A shares trader reacts at the stock exchange in Frankfurt, Germany, March 23, 2018. (Photo: Reuters)
Merger and acquisition activity gave European shares some relief on Thursday after a tech-led sell-off across global markets earlier in the week, but the STOXX 600 still posted its worst quarter in the last two years.
The STOXX 600 ended the month on a positive note, up 0.44 points at 370.87 points, but closed the quarter down 4.7 percent despite starting with a global equities rally in January.
The quarter developed into a challenging one for stock markets with investors navigating a sharp spike in volatility, rumbling trade tensions and anxiety over the tech sector.
In Europe, slowing macroeconomic indicators have been taken as a “sell” signal for equities, which had enjoyed a lift most of last year on expectations of stronger economic growth.
“Support from attractive valuations and fading FX headwinds is not enough to override the signal from relative macro surprises,” said Deutsche Bank equity analysts, reaffirming their underweight position on European equities versus the U.S.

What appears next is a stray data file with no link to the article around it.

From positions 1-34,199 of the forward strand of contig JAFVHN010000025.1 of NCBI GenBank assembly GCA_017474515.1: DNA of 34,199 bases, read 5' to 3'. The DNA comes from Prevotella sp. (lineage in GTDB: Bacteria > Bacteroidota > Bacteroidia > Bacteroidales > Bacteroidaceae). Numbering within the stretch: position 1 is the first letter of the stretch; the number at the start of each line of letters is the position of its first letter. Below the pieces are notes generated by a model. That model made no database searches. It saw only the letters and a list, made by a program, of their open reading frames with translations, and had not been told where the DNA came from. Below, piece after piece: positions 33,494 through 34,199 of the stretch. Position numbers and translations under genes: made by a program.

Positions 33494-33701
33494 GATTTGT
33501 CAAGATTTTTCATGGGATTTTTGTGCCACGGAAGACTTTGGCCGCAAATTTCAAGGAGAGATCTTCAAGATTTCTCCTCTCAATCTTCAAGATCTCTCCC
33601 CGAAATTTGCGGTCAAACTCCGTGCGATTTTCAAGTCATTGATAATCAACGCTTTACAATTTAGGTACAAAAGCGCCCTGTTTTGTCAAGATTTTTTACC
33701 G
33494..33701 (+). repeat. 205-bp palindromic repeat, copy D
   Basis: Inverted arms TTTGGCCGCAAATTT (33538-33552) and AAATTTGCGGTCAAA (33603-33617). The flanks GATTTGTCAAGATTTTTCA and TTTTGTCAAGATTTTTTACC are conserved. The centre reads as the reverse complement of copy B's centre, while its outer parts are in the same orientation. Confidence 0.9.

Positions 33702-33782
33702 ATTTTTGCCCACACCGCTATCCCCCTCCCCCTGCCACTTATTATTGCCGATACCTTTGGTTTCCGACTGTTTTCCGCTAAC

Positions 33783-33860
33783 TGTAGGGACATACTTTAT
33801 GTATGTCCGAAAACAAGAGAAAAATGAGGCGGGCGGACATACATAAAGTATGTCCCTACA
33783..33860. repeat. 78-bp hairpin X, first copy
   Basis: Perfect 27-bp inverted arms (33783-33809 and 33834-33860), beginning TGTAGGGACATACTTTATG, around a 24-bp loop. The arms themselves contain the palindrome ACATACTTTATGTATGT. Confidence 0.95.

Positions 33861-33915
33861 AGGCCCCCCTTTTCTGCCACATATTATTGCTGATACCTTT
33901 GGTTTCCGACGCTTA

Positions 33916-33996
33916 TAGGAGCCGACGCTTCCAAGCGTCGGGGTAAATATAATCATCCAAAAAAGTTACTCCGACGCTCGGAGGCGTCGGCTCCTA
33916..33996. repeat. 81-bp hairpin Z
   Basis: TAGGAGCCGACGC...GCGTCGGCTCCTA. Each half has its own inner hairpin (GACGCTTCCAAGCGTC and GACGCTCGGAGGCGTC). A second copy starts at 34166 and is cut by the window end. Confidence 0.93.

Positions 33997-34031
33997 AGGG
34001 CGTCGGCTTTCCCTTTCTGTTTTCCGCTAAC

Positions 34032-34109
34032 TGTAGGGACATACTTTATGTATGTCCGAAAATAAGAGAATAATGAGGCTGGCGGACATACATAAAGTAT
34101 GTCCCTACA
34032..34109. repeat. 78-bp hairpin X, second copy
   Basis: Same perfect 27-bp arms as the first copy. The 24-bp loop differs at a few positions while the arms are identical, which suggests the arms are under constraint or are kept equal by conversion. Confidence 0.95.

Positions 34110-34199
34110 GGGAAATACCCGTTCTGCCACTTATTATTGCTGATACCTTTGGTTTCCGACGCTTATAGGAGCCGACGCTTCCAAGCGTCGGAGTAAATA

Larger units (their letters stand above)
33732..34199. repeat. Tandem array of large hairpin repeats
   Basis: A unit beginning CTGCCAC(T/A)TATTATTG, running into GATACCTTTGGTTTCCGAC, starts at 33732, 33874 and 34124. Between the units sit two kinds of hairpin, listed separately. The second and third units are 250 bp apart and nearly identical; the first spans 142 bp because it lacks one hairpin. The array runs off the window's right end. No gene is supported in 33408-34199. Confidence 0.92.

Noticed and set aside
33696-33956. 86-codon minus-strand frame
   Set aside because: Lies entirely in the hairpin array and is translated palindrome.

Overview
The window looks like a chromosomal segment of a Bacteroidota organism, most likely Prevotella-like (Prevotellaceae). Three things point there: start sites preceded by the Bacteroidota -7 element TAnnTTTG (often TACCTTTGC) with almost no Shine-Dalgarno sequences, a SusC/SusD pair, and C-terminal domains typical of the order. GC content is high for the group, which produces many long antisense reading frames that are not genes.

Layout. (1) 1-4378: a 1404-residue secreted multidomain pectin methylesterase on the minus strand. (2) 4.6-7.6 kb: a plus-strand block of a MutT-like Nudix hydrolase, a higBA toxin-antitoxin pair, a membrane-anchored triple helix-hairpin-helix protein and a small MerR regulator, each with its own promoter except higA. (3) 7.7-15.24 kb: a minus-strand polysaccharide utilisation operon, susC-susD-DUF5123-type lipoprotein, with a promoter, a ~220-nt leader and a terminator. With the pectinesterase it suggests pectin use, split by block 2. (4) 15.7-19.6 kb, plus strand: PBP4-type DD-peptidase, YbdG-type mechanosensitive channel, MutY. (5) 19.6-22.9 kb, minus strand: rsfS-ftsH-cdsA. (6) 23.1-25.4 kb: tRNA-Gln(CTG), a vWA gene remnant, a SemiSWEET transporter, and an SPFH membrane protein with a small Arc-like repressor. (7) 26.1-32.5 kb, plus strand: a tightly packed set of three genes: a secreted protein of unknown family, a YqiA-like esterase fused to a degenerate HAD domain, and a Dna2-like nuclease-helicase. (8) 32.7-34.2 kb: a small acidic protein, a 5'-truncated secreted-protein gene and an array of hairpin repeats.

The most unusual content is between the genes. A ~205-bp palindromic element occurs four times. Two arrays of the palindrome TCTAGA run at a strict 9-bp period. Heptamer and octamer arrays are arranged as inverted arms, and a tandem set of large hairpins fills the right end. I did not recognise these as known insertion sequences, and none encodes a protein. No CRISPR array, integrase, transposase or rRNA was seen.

Auto stocks .SXAP led gains as Renault jumped 5.7 percent to a more than 10-year high after Bloomberg reported the French firm was in talks to merge with Nissan.
Hopes of dealmaking spread to other auto stocks, driving them up too. Daimler , Peugeot , Porsche and Volkswagen rose 3.4 to 4.4 percent.
GKN shares surged about 9 percent after Melrose Industriesannounced it had narrowly clinched its 8 billion-pound ($11 billion) takeover of the British engineer after a three-month battle for control of the FTSE 100 company.
Meanwhile services group Sodexo sank 15.7 percent after cutting its full-year sales and profit margin outlook, reporting a weaker than expected second quarter.
“Given management guidance, we see potential for consensus EBIT downgrades of over 10 percent and material share price pressures, near term,” said UBS analysts.
While cyclicals like autos and industrials had a positive session, defensive sectors have also enjoyed something of a revival as investors rush to areas traditionally seen as safer, with stable earnings and high dividends.
“Should concerns about a trade war escalate, defensive stocks would likely outperform ... We would be wary of cyclicals, in particular international ones,” wrote Goldman Sachs analysts.
Positioning on cyclicals is elevated, Barclays analysts found. Both European and global funds have increased their cyclicals exposure to near the highest levels in the last decade, adding especially to financials, tech and industrials.